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Book Review: When the Tiger Came Down the Mountain by Nghi Vo

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By Simon Demetriou

It takes guts to write a very short book. The insecure writer justifies everything, gives everything a motive, a backstory, layer upon layer of detail; they bludgeon you into suspending disbelief. In a very short book, you need the confidence to allow many things just to be. And you need the style to make things captivating, just as they are. When the Tiger Came Down the Mountain is a very short book, and one whose author amply deserves the confidence her writing displays.

You might be thinking that the title has something of a folksy air about it. You’d be right. In fact, the novella is a 21st Century folk story that spends most of its time retelling another 21st Century folk story. The questing protagonist of the framing story is Chih, a non-binary cleric in a fantasy-version of ancient China, whose task is to travel the northern regions gathering and recording their tales and histories. Naturally, she travels by mammoth, and has a trusty companion: a young, female member of the legendary mammoth corps by the name of Si-Yu.

Needless to say, things don’t go to plan. That’s where the tiger comes in. Tigers, actually. Three of them. When Chih and Si-Yu find themselves facing off against the enormous and deadly set of feline sisters, sheltering themselves between the mammoth’s legs, they have only one defence: story. In an obvious play on One Thousand and One Nights, the tigers allow their prey to live just as long as it takes for Chih to relate her version of the story of the legendary tiger, Ho Thi Thao. This is the second folk-tale, a story of the interspecies, all-female love affair and marriage between the scholar, Dieu, and the murderous but romantic Ho Thi Thao.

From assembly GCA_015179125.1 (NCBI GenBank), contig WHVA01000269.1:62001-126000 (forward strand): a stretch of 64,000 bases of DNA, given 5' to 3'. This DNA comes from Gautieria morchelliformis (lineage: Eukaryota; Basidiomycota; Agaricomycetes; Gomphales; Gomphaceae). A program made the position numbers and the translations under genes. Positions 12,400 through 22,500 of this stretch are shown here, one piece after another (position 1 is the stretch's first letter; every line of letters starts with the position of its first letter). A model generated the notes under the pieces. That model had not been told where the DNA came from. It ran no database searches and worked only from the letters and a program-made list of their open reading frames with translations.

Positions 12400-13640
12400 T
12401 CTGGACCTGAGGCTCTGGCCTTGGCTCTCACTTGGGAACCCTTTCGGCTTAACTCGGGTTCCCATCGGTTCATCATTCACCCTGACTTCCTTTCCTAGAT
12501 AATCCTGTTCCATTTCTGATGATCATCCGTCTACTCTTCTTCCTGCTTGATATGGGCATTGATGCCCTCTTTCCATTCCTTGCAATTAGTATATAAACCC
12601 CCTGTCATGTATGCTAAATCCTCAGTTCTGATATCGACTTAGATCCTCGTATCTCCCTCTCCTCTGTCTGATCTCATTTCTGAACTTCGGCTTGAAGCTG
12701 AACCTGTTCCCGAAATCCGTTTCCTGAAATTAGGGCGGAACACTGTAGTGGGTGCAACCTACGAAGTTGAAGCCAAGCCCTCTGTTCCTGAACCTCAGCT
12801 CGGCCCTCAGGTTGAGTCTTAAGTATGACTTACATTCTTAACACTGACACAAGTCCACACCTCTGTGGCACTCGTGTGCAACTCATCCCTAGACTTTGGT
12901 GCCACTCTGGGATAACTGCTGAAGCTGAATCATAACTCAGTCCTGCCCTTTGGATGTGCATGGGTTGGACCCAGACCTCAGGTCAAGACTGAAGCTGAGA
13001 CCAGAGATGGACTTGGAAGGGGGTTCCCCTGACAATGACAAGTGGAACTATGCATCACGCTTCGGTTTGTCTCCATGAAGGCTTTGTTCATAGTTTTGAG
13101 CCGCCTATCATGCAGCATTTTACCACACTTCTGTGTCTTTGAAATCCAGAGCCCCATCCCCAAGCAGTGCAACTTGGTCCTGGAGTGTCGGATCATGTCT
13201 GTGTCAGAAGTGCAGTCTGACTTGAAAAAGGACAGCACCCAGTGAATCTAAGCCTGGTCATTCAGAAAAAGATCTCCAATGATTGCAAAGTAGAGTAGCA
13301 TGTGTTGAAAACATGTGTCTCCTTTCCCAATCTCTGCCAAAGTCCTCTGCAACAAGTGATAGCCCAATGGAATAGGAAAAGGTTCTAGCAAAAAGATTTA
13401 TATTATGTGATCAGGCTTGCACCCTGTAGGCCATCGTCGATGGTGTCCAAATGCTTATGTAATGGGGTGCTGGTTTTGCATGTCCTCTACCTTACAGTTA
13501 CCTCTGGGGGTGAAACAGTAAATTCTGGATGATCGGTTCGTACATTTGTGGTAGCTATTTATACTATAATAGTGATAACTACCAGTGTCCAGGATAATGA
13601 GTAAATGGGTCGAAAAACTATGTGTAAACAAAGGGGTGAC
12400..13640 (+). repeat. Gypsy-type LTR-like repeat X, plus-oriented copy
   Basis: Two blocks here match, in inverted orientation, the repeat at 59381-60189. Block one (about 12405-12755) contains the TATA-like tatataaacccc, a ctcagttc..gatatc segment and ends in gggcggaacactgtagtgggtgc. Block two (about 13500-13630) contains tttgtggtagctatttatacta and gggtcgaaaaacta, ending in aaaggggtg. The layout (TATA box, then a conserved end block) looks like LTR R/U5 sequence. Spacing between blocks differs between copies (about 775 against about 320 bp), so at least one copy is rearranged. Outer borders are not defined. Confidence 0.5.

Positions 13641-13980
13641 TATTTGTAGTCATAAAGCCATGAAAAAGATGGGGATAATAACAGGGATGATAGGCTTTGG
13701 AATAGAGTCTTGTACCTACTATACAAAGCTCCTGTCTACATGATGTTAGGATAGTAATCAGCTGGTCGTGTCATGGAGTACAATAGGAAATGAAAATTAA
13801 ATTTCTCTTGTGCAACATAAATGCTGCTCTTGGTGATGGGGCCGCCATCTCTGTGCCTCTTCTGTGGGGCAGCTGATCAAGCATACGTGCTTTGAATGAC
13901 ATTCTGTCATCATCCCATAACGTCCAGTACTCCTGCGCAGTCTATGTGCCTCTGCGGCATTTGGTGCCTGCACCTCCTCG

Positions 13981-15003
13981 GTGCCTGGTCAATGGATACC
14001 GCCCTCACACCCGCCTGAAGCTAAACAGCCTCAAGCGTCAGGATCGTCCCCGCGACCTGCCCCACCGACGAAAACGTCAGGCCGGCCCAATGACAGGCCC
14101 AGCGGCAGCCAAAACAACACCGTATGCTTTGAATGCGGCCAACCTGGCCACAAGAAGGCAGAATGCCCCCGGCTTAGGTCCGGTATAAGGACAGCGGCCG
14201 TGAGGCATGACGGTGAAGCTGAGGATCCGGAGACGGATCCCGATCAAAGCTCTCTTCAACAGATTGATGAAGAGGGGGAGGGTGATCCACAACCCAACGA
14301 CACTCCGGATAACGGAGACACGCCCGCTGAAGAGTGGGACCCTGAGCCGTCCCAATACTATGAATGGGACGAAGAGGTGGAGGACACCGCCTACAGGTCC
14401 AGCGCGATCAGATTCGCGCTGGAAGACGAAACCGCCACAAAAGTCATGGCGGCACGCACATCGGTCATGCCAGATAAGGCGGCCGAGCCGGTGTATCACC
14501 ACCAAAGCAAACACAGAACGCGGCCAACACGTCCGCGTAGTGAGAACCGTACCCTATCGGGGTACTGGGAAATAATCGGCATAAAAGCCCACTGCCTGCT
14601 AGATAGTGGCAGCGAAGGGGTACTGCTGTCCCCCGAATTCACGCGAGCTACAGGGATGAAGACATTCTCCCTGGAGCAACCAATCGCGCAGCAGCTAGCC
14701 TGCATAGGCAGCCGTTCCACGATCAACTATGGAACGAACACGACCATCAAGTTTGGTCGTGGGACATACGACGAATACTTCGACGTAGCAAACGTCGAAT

As Chih narrates, the tigers chime in with their corrections, in a fascinating look at how stories are contextually dependent, and the polyvalent value of even the most set-in-stone of our legends. It is this interaction that allows the characters to emerge with Vo’s characteristic deftness and humour. Sinh Loan, the foremost of the tiger-sisters, is particularly well-drawn, and her acerbic, supercilious dialogue provides much of the glitter of the book.

You may have noticed that so far, I haven’t mentioned any men. Perhaps the most striking thing that just is in Vo’s world, is the predominance of female – or non-binary – characters, simply because there is no distinction between which roles are open to which genders. There is no militancy here, no justification. It’s just the way things are, because there’s no reason why they shouldn’t be.

 

 

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